Funny, he had been able to resist the enticement of Vi’s kiss a minute ago, but now here he was, entranced by the tantalizing sight of her negroidal profile silhouetted by the twilight glowing through the two, large windows directly behind her. He was especially mesmerized by the way she pursed her mouth into a fleshy pout, and though it was concealed in the darkness covering her profile, he vividly imagined the deep dimple two-thirds the way up her jaw. Even in her fifth decade there were no hanging folds of flesh marring the elegant line that curved from chin to jaw to throat. Vi could have been the perfect model for a Dogon mask.


Vivian saw Joshua lick his lips and slowly work his jaw muscles, producing saliva which he casually swallowed.


“Here.” Vivian held a straw to Joshua’s mouth so he could suck a small sip of cool water. As the liquid trickled down his esophagus, Joshua closed his eyes, wondering how it was that this wonderful woman always anticipated his desires. There was a slight click when she sat the plastic cup on the Formica tabletop; then the unmistakable sound of a visitor in the hall–it had to be a visitor because of the click of hard-soled high heels on the linoleum (all of the nurses were stealthy in their rubber-soled sneakers); and finally there was the distinctive, hushed, musical jangle of Vi’s bangles quietly clanging.


“Hmmmm,” Joshua half-audibly hummed as Vivian rubbed his chest. Vivian was leaning against the bed, the head of which was elevated at a gentle twenty-degree angle. She had slipped her right hand between the top and the third button of Joshua’s pajama top after deftly unsecuring the second button to give a wider range of motion.


“That feels good.”


Vivian playfully pinched his left nipple.




A nurse walked in.


Vivian did not move her hand.


The nurse said nothing, peered at the equipment connected to the patient, picked up the chart and made a few quick notations. “Do you need anything, Mr. Gibson?”


“He’s Ok.”


Joshua glanced from Vivian to the young, white nurse–well, at least she had reason to be in his room. Vivian continued lightly scratching her fingertips through his chest hairs, maybe scratching was not the word for it, perhaps “tingle-touching” was a better way to put it; whatever, it felt good. When the nurse left, Vivian withdrew her hand. Oh, so Vi’s touches had been a marking of territory, a sign to other females: hands off.


“What’re you smiling about?”


“Why yall always got to want to know what a man is thinking?”


“Why are you men so reluctant to share your thoughts?”


“Just like yall got secrets…”


“Ok. Whatever.”


The lamp’s florescent glare masking its departure, daylight was near completely gone from the room.


“Mr. Tucker called.”


Josh knew where this was headed. Thirty-three years and counting. “I told that fool I don’t work cause I got to, I teach cause I want to. The kids need me.”


“I need you.”


“Just wait til they let me out of here, I’ll give you all you can handle.”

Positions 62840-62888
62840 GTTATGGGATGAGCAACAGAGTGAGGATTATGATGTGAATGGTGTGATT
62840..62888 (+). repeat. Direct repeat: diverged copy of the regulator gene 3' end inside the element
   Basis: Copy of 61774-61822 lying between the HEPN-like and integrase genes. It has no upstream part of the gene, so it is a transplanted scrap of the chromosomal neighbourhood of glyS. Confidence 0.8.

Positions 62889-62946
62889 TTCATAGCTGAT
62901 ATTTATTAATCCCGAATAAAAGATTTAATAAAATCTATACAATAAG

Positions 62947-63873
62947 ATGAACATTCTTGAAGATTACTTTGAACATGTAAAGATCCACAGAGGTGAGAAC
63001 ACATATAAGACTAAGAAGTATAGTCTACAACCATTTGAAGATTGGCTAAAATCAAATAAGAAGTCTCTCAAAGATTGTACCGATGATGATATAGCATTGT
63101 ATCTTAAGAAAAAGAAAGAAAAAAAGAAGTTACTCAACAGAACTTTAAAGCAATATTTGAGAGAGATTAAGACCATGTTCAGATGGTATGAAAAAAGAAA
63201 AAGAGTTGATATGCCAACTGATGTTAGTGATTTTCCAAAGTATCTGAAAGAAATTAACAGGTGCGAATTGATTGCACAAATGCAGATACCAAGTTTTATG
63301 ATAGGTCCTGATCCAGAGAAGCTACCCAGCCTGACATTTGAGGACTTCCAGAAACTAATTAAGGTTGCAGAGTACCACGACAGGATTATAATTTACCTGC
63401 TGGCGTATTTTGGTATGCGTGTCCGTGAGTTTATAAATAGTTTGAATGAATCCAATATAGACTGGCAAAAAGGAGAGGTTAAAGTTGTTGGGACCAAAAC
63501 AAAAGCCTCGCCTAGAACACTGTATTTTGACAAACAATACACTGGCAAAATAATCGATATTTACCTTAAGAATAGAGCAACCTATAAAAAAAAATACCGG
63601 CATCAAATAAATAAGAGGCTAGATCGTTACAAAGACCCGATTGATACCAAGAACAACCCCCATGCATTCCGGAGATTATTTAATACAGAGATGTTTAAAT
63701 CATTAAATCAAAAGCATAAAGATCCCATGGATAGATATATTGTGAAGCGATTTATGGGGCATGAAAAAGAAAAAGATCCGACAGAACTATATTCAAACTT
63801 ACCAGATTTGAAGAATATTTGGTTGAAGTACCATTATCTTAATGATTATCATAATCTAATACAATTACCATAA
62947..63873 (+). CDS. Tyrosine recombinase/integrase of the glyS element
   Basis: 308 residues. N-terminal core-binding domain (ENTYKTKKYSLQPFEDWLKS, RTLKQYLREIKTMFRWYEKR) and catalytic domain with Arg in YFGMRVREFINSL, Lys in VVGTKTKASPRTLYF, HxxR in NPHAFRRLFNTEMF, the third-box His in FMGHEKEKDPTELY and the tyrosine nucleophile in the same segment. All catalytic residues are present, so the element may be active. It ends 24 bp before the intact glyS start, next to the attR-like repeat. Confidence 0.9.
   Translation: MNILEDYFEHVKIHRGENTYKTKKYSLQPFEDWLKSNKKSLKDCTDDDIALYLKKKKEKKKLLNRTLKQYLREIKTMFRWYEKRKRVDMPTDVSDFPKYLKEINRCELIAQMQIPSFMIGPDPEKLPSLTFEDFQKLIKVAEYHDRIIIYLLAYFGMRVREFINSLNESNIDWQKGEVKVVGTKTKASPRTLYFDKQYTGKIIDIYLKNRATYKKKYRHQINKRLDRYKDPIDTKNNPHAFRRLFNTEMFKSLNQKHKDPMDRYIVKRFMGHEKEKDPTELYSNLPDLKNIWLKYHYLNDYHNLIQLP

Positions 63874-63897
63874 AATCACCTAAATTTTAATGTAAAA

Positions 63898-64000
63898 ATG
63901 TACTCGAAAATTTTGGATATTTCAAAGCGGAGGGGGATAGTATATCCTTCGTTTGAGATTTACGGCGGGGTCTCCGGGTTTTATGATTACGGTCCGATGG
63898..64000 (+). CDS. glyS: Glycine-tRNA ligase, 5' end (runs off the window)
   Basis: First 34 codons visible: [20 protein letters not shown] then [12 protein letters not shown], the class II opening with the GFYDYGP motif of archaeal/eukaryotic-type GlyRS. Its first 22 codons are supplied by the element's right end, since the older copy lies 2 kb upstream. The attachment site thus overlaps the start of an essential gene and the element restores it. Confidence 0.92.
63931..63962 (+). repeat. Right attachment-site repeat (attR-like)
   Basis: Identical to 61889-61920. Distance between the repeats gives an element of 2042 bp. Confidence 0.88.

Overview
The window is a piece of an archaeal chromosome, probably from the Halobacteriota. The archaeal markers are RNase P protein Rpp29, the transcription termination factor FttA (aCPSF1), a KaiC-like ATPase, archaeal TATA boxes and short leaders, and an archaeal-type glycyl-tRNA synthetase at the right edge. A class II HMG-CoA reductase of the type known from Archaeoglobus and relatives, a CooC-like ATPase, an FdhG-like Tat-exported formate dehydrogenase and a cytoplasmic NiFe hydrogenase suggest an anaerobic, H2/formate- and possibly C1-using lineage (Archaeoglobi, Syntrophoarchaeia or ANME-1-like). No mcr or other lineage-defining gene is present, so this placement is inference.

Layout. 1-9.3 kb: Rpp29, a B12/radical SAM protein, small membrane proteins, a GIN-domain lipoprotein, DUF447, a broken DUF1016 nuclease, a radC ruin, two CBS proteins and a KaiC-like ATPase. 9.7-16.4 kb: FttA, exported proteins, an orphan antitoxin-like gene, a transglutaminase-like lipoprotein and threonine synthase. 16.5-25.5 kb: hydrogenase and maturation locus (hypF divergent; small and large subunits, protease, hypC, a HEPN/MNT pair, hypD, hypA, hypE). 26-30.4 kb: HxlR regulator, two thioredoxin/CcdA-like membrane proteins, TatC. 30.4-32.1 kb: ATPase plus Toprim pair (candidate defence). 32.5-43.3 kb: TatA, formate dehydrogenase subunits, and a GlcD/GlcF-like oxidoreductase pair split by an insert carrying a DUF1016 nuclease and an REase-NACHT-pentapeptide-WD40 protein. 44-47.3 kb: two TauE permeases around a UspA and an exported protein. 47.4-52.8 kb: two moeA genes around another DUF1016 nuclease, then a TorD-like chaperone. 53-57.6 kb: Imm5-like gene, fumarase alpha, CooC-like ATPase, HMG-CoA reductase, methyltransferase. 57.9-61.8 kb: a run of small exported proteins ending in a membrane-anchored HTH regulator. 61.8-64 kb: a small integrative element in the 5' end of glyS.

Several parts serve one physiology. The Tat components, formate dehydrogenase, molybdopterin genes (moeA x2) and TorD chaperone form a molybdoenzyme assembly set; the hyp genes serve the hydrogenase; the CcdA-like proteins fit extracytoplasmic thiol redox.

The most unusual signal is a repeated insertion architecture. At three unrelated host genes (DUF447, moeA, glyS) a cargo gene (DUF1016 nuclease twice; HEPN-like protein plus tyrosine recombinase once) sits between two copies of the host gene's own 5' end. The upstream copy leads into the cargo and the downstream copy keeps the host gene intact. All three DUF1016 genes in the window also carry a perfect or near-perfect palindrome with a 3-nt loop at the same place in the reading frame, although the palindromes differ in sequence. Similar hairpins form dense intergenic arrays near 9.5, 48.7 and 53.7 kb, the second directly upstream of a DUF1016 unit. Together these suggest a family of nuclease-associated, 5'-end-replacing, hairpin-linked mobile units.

“Joshua, I’m serious. You know you could volunteer in a community program. You don’t need the pressure of teaching every day.”


“Vi, haven’t we crossed and re-crossed this bridge?” Hadn’t they talked about why he wouldn’t retire until he did thirty-five years? Thirty-five–just like his mother. It hadn’t mattered that it was safer when his mother taught, much less stressful, the schools better. Actually there was nothing sacred about thirty-five years. It was just something Joshua wanted to do.


He had started when he was twenty-three. In two more years he wouldn’t even be sixty yet–he had plenty enough years left to enjoy retirement.


Vi kicked off her comfortable red-suede mules and half sat on the side of the bed, cozying beside her husband. She drew her knees up, careful not to touch his side, and lightly rested her head on his collarbone while smoothly slipping her right hand down his arm, that sensual motion culminating with her fingers intertwining his as she clasped his hand.


Joshua had felt a twinge of discomfort when Vi climbed aboard but that was quickly replaced by the pleasure of her softness: soft touch caressing, soft voice humming, soft spirit nurturing.


Joshua half-turned his face towards the crown of her head. The peach-flavored fragrance of the shampoo in Vi’s salt-and-pepper un-cut, longer-than-shoulder-length, natural hair delightfully tickled Josh’s nose. Once out of high school, Vi had never again permed her hair and after she retired from the Post Office in ‘98, she said she’d let her finger-snap-short afro grow until 2000. By the time 2000 arrived, Joshua had gotten so used to burying his face in the luxurious pillow of her black and silver mane that he begged her to keep letting it grow, like, what was her name, Sonia Braga, yes, Sonia, that gorgeous Brazilian mama with the flowing, au-natural hair. Vivian preferred to believe that her auburn hair and skin shade resembled Alice Coltrane like on the cover of Alice’s Transformation album, but she knew Brazilian beauties was Joshua’s thing and had long ago come to understand that Joshua’s fantasies and movie-fueled infatuations were no threat to their marriage.